Australians are "positive" about border reopening - Insights
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Australians are “positive” about border reopening


Australian travel sentiment surveyAlmost two-thirds of Australians (57%) feel positive about the upcoming opening of international borders, according to a new survey of 1,000 Australian adults commissioned by Savvy.

As for where people would go would be influenced by their destination country’s COVID mitigation policies. 48% said it would “very significantly” influence choice, with 31% saying it would significantly influence their choice – almost four in five respondents.

The reasons for going overseas are overwhelmingly recreational – 87% saying they are primarily leaving for a holiday or to meet family and friends. 3% said they would be returning home. As for when that would happen, 23% said within six to twelve months; 24% within one to two years. Only 2% of respondents said they’d jet off immediately.

As for where they’d like to travel the most, New Zealand and the Pacific Islands topped the survey (26%) followed by Asia (21%) and Europe (20%). Surprisingly, only 7% chose the United Kingdom, and 6% North America.

In light of Australians being stranded overseas due to tightened quarantine quotas or outbreaks in certain countries, 47% are worried about being stuck in their destination – which outweighs the worry of catching COVID-19 (31%).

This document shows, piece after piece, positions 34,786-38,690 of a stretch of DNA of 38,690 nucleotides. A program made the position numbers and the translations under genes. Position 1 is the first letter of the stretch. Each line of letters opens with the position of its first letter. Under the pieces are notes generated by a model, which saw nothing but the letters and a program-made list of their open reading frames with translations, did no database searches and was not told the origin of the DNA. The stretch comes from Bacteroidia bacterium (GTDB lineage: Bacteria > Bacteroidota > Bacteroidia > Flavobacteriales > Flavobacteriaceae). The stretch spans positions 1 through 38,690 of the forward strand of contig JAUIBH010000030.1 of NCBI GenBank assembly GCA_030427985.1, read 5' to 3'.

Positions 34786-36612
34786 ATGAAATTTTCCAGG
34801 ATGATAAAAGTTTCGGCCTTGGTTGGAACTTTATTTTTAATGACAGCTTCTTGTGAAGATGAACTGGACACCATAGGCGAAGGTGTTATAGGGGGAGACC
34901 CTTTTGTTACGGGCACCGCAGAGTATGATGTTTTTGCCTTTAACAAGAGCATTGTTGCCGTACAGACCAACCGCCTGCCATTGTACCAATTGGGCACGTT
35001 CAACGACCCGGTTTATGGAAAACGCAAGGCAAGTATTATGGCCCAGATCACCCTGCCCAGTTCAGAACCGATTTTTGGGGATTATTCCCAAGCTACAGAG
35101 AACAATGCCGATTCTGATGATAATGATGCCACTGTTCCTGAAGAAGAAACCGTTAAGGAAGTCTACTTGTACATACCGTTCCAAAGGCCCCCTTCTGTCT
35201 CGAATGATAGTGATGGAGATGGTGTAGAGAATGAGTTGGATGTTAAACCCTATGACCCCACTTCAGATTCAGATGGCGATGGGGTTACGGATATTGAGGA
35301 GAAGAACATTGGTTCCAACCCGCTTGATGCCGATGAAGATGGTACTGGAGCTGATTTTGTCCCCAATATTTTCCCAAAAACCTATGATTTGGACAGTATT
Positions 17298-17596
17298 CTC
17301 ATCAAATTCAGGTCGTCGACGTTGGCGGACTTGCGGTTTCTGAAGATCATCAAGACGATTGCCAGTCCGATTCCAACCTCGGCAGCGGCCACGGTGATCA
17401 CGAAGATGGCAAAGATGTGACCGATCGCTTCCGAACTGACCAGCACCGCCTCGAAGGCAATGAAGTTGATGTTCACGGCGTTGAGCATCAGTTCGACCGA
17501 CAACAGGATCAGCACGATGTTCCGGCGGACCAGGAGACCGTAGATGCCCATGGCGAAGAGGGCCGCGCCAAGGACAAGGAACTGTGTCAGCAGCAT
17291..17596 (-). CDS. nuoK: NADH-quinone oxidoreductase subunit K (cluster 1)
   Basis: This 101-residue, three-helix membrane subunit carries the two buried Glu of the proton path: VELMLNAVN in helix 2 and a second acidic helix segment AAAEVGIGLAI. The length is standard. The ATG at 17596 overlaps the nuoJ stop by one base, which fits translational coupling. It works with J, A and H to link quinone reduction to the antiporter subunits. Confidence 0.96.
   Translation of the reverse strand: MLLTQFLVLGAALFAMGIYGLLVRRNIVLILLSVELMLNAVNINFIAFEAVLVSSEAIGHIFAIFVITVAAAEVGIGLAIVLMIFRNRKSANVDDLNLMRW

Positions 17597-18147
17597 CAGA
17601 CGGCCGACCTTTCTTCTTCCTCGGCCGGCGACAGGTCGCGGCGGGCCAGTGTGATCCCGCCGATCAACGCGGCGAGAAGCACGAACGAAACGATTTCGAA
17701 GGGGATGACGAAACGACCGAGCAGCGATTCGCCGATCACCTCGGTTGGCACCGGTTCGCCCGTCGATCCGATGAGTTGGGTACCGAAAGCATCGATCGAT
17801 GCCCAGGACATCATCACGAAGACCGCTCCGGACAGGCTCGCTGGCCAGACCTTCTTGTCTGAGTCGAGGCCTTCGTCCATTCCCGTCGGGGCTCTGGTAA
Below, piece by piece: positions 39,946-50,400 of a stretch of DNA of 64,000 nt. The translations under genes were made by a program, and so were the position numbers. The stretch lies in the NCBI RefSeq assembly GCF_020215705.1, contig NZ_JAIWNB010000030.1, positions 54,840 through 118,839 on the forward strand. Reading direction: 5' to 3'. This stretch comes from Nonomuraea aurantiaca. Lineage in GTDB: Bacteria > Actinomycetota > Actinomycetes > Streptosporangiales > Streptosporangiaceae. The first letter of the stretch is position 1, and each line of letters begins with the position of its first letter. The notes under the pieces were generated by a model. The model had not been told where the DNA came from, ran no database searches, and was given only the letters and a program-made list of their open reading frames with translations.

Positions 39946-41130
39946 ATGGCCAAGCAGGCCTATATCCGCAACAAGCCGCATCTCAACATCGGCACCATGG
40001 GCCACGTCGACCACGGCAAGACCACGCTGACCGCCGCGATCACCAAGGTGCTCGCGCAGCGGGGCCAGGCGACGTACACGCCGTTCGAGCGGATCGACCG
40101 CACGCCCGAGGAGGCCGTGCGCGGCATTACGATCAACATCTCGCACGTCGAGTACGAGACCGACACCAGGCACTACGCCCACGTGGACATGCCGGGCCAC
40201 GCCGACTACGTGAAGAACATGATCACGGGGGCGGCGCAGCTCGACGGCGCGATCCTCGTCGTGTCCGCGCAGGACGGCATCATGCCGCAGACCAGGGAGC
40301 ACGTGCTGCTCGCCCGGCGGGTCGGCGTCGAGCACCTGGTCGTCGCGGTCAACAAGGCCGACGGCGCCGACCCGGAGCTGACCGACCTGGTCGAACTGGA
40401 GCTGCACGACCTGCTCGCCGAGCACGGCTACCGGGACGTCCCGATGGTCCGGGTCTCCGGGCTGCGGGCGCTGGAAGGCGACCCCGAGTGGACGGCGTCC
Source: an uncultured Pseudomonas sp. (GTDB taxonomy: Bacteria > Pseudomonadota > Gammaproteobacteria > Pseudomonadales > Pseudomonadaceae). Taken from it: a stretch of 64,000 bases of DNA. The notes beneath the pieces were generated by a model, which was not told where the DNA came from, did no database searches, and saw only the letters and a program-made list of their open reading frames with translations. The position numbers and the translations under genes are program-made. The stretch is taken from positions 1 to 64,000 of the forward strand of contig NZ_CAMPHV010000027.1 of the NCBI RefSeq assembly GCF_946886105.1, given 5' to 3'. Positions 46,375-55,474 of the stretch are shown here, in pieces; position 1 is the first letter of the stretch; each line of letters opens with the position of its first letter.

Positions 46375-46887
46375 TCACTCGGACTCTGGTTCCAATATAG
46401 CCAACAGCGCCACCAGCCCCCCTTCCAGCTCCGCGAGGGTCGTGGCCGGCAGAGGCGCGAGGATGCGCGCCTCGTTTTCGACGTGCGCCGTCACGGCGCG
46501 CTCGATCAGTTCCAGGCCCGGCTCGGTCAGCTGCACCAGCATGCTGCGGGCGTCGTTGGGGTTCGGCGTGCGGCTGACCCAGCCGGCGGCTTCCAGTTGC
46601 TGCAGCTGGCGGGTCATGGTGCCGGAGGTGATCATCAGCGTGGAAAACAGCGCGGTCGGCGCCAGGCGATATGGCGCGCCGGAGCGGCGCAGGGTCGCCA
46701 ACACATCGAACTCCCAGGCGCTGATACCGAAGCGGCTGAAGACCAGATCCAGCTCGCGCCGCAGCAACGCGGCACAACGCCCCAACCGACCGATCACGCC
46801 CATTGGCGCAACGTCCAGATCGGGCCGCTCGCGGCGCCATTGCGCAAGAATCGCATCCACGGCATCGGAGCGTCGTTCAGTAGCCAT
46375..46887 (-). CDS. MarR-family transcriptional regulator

The Vaccination Issue

64% of respondents said that they would feel uncomfortable boarding a flight with unvaccinated passengers. 59% of 55–64-year-olds reported they would feel “very uncomfortable” with the prospect. Only 18% of respondents said they would be comfortable sharing a flight with unvaccinated passengers.

43% said that the unvaccinated should get the jab before being allowed to travel. 48% of Sydneysiders agreed; as did 46% of Brisbanites. Perth and greater WA residents agreed strongly (49% and 52% respectively.)

Only a quarter said unvaccinated passengers should be allowed to travel, as long as they adhered to quarantine and travel rules. 20% said they should be allowed, provided they can produce a negative COVID test prior to boarding.

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